My kid is a monster. I’m talking about the older one, although the younger one is no little peanut either. But Joey, my guy who will be 8 years old in January, this guy is just huge. As you may already know, he’s the whopper baby who came barreling out of my body the size of a two-month-old. He was 10 pounds, nine ounces, and he filled up his hospital nursery bassinet like no one’s business. And he’s been growing ever since. Now 83 pounds and taller by at least a whole head than most in his second-grade class, Joey wears my same shoe size and will undoubtedly tower over me before too long. I’m sure of it, especially in light of his recent growth spurt.

My boys got their teeth cleaned yesterday. Part of their visit always includes a check of weight and height, and our pediatric dentist has such fun reporting to me how Joey has grown in between his cleaning appointments. A year ago, she announced he’d grown three inches and gained three pounds in three months. Amazed, she was. I was too. Not nearly as amazed as I was this time, though. Yesterday’s report: Joey grew two inches and gained nine pounds in three months. Nine pounds. Holy monster kid. Little brother grew too—2.5 inches and six pounds over a six-month period—but my smaller guy looks generally like a five-year-old (which he is) and so I’m not as shocked by his upward climb. Still, he’s tall. Just not so tall.

Joey is so tall. And he’s not so sure he likes it. One day while grocery shopping, he said to me: “It’s not always great to be tall.” I asked him why it isn’t so great. His reply: “Because I can’t play in the mall playground.” Nope, he can’t. While most 7-year-old kids get to play in this public arena of chaos and germs, Joey is prohibited from entering, was even asked to leave once when we allowed him access. He’s taller than the height allowance, you see, so he must watch from afar. Which is OK, I told Joey, because mostly, being tall will be a good thing.

Joey’s pediatrician predicts he could be as tall as 6’6″. I know what you’re thinking: Get a ball in that kid’s hands. We hear it all the time and just as Joey thinks it’s not always so great to be tall, he thinks sports aren’t all that great either. He’s just a kid, after all, and he’s not sure he wants to be a basketball player, a football player, a swimmer (although he’s pretty darn good at anything he tries). There are a few things he is sure about. He’s sure he can ride a mean Ripstick (he can), he knows math is his best subject, and he’s convinced that if he gets a Wii for Christmas, he’ll rock that whole gaming system.

And here’s the one thing I’m sure of: My baby boy, that rock-heavy guy who was heaved onto my chest by a doctor who vacuumed him from my body, won’t stop growing. I know I can’t stop him but for goodness sake, does he have to do it so quickly? I mean, it’s likely I’ll be looking up at him by the fourth grade. And then before you know it, I’ll be cheering him on from the stands of some sports complex.

Or maybe not.

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For my mom

I am writing in honor of my mom, my most loyal reader, who can’t read what I’m writing today because she’s in the hospital.

It was unexpected, the pain in her belly on Thursday night. And it was unfair, how the ER staff made her wait four and a half hours before examining her. And it was lucky, that she had surgery when she did because had one more hour passed, the results could have been tragic.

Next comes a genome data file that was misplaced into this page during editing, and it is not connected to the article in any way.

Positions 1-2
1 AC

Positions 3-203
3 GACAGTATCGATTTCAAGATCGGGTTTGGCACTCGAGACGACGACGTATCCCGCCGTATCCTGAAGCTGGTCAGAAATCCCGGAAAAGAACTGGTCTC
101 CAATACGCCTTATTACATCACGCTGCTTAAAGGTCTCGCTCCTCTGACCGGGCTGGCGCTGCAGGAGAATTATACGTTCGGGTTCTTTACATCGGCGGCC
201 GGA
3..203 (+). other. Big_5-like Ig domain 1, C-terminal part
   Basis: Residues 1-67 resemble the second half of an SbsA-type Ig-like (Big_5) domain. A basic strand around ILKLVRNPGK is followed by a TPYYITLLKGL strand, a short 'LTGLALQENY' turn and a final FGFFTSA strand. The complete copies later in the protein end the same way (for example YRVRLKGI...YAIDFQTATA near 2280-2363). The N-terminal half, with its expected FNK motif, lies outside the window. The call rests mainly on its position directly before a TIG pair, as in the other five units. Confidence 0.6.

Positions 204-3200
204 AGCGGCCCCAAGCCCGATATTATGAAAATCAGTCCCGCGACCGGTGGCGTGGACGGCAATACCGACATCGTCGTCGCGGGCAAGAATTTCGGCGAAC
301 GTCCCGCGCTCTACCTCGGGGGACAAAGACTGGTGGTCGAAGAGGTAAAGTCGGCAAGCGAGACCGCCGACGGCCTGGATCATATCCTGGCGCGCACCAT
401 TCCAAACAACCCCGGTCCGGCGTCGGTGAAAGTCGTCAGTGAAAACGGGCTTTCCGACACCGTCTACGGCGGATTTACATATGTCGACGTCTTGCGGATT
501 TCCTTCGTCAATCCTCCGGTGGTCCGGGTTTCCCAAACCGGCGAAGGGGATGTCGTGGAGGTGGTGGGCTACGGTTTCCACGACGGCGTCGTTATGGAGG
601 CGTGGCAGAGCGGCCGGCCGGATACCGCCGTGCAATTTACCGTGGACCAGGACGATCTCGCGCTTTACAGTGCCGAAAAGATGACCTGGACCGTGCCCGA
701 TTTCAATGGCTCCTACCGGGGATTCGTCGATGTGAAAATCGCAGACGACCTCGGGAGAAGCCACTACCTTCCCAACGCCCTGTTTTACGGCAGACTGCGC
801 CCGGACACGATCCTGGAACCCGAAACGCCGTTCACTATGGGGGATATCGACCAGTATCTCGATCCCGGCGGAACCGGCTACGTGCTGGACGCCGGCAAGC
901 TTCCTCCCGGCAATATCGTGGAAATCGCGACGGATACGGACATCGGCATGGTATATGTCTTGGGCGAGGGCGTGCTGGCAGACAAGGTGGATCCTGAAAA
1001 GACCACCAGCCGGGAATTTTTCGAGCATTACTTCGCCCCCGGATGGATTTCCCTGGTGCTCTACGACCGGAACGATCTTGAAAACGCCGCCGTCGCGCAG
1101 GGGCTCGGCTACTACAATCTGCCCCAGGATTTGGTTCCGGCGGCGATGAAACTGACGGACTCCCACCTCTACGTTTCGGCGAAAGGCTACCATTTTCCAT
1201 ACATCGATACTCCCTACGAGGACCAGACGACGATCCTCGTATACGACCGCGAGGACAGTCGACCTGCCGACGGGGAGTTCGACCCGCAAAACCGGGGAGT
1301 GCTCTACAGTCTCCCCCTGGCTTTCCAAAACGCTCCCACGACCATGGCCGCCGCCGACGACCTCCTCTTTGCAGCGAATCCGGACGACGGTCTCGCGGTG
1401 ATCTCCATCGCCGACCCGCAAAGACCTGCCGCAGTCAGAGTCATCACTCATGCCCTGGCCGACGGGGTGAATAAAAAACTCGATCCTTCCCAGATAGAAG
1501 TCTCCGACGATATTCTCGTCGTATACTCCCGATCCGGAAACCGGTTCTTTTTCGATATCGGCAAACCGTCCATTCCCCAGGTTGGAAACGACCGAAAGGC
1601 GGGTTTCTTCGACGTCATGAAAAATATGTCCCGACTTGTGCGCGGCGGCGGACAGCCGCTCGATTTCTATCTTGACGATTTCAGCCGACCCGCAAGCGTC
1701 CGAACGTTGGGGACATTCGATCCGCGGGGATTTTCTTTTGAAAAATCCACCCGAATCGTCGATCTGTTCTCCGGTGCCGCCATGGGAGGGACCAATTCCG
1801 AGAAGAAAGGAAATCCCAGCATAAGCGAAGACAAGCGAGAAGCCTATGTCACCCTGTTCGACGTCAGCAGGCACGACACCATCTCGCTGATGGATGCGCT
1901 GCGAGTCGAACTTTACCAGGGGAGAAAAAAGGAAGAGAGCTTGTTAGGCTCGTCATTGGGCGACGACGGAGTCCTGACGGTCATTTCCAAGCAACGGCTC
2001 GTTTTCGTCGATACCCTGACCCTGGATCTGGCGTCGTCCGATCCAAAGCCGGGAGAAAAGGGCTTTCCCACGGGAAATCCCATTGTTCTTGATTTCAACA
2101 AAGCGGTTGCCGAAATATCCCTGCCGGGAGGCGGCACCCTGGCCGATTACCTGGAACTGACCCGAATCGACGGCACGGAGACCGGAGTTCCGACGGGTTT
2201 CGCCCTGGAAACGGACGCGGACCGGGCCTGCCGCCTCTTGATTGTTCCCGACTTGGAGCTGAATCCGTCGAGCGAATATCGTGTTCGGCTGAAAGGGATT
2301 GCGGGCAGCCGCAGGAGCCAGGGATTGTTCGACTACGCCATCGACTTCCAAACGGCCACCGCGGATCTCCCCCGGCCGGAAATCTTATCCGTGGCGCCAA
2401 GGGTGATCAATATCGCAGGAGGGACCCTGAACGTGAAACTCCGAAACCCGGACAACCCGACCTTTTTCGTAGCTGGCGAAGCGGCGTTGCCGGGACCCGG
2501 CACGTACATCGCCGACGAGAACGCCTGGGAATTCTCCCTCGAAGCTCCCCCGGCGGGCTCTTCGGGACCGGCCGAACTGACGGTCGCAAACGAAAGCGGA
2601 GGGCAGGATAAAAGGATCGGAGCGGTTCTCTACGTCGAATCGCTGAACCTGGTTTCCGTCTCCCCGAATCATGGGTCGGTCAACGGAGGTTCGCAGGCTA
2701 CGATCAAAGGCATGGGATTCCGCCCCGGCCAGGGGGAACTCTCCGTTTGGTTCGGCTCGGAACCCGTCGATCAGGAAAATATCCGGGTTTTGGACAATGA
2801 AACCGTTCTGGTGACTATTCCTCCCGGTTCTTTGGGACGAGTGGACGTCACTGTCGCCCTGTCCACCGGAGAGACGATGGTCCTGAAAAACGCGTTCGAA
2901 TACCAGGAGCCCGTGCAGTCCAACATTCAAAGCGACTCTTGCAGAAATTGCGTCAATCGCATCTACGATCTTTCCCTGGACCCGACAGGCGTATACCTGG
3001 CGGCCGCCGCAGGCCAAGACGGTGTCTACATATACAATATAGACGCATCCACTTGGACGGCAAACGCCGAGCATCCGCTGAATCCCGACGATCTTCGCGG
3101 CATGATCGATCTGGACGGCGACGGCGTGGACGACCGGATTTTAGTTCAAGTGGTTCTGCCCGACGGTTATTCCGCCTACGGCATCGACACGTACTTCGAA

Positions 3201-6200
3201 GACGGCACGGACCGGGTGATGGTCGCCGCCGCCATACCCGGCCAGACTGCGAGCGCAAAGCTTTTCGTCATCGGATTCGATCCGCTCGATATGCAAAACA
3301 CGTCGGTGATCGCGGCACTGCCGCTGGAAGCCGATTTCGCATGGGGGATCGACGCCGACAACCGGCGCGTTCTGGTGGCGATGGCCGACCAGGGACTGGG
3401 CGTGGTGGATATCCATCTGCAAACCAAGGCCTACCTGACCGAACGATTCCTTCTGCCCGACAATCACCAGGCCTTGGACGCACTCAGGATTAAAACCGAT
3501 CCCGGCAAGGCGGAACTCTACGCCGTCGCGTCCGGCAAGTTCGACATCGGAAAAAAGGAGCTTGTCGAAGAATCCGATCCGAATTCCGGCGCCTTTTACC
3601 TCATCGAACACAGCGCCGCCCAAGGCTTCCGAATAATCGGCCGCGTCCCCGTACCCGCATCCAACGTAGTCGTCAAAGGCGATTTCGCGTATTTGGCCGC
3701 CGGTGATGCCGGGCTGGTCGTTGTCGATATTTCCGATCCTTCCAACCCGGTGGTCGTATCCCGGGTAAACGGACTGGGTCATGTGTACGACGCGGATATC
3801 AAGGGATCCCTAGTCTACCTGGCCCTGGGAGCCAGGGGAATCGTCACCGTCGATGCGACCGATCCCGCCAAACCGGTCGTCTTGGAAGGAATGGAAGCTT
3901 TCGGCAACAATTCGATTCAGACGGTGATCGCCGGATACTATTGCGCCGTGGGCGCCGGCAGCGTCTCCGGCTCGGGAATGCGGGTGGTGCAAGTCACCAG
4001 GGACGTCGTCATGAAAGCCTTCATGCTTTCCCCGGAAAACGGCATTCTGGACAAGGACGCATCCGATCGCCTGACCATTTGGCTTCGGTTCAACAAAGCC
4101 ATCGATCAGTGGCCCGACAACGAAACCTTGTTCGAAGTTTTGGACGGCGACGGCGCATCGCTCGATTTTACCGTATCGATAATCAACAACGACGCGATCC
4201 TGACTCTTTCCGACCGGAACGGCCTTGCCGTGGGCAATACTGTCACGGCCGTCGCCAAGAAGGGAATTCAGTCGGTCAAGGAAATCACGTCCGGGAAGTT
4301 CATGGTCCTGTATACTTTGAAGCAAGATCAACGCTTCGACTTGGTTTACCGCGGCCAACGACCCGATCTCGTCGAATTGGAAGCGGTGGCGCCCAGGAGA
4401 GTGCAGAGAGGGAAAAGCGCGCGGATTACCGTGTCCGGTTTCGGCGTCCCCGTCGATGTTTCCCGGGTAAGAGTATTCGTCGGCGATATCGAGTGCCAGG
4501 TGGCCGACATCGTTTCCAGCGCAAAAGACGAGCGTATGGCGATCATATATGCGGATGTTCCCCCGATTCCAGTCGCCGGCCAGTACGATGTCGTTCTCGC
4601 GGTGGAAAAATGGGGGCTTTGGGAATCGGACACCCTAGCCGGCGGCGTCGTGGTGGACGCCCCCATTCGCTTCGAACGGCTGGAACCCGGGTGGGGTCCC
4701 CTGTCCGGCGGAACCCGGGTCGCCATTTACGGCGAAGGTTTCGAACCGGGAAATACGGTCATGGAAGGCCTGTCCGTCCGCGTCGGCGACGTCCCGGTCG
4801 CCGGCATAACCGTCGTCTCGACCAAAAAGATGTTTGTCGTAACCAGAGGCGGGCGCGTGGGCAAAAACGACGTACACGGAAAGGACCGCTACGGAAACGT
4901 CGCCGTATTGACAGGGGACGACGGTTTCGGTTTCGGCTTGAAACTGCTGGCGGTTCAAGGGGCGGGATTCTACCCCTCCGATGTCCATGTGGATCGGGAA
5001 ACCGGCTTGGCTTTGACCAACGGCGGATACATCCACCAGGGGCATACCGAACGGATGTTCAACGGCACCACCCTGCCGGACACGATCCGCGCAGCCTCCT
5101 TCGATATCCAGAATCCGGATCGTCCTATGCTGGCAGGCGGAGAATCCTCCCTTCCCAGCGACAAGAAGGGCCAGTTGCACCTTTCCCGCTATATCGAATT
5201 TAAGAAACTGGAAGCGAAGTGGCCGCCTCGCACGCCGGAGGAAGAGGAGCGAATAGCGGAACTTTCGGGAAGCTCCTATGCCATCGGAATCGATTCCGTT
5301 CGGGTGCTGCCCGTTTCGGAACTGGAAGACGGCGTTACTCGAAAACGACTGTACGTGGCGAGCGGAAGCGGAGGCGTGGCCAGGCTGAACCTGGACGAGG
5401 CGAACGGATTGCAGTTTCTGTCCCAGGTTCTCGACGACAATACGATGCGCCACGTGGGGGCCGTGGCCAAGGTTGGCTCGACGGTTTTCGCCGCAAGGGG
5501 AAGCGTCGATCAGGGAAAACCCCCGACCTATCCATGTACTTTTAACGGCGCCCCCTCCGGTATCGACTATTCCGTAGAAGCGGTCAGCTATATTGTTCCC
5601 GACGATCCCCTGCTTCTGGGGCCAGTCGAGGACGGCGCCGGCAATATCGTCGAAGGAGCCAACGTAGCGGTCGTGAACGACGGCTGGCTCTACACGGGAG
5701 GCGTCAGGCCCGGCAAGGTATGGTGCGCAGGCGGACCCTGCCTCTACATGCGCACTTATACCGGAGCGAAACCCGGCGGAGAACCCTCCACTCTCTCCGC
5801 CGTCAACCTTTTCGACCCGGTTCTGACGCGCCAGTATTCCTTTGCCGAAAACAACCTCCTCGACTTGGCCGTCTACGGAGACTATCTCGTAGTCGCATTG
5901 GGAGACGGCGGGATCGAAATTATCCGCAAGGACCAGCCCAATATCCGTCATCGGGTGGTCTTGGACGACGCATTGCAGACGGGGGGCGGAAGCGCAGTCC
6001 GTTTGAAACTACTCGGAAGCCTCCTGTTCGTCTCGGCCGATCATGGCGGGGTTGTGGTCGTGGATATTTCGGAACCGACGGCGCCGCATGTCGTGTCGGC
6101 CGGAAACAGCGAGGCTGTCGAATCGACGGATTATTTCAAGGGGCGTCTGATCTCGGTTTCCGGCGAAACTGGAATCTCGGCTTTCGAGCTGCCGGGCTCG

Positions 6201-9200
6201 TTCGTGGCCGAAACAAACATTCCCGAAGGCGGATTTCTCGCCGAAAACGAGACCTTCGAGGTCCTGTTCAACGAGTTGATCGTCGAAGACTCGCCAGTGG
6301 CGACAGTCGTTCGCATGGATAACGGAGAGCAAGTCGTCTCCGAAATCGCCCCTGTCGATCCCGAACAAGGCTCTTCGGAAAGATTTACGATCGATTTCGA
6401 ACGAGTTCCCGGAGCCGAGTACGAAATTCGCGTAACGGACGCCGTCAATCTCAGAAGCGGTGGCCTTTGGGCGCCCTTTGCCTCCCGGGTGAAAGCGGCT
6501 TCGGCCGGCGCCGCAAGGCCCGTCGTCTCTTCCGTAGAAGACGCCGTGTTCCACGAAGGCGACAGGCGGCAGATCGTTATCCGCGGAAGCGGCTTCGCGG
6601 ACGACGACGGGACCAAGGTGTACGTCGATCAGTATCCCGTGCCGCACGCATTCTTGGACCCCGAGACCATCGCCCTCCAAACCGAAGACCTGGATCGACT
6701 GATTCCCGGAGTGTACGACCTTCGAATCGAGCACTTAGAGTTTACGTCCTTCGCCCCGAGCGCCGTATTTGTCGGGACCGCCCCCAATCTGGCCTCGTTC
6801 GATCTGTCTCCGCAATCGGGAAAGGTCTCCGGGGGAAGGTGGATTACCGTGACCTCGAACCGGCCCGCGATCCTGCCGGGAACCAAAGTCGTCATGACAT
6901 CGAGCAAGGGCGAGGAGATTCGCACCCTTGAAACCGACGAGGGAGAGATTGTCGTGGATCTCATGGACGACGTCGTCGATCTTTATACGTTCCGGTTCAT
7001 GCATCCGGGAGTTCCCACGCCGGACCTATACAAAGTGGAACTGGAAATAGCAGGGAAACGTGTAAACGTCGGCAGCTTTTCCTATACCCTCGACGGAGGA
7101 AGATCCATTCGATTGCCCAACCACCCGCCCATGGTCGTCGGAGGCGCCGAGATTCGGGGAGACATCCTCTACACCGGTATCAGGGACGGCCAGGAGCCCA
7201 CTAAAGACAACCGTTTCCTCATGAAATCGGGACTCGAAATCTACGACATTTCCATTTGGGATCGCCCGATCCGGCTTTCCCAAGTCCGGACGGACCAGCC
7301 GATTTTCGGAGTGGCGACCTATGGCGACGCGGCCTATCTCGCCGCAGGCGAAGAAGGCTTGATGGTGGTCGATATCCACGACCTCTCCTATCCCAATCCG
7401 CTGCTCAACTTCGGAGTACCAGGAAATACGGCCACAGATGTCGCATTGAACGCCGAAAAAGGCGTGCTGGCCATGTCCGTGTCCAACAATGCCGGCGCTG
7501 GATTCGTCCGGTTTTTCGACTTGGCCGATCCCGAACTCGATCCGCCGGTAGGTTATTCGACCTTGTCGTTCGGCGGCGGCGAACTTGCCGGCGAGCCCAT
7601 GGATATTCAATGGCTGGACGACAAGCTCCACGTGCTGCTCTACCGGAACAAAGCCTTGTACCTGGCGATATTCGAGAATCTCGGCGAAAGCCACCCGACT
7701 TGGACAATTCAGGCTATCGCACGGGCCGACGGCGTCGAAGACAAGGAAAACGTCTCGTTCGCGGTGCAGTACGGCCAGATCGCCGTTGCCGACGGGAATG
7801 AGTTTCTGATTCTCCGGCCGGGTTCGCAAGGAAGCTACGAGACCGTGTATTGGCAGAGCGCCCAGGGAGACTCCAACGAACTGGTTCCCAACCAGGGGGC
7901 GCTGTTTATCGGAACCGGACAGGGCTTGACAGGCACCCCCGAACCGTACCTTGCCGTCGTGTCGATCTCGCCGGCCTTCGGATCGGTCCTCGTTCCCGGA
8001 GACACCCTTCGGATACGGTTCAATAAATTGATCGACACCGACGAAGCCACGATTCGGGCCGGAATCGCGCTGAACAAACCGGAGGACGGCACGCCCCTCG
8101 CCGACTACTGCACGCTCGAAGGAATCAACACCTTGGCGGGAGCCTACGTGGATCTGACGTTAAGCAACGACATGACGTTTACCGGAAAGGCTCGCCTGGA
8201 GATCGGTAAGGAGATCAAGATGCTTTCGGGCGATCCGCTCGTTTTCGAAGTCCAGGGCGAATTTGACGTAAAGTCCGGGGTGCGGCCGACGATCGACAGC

My mom is recovering now, in a hospital room that is void of all things personal and warm, with a tube in her nose that makes talking and swallowing difficult, with an incision running up and down her midsection. All for a health scare no one saw coming, which has happily been fixed by the steady hands of a surgeon who deserves lots of praise for a job well done.

Today, I am writing in honor of my mom, who will hopefully be reading these very words before too long.

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Happy Holidash

Are you warming up to this holiday season, which happens to be just around the corner? I am. Well, not so much Thanksgiving—I mean, it’s OK, but Christmas is what I like most. I like hanging twinkling lights on our front porch, decorating the tree I yank down from the attic every year, burning pumpkin-pie and candy-cane candles while a fire roars in the living room, reading little-boy letters to Santa, tearing open stacks of holiday cards, and on, and on, and on. I like the whole warm, fuzzy, package Christmas delivers each year—well, except for the shopping, money-spending part.

Given my love for Christmas and all the joy that it brings, I am just loving this new blog called Holidash. It’s related to the blog I write for—That’s Fit—and it’s all about the holidays. Holidash is a fun, clever, witty, makes-you-want-more kind of site, and I find myself drawn to it whenever I perch myself in front of my computer. It’s making me want to untangle my white sparkly lights right now—is it too soon for that?

Anyway, check out Holidash for yourself, and see if it awakens your festive spirit. Here’s some temptation— a few crafty little posts sure to make you smile.

How to look hot for the holidays
How not to get fired at the office Christmas party
Bizarre Christmas album covers

Happy Holidash, one and all!

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Got Brain Fog? Then read this

By Jennifer Chown, of Maximum Capacity

Health care professionals and researchers are finally beginning to accept the reality of cancer-related “brain fog,” though cancer patients themselves have been talking about it for years.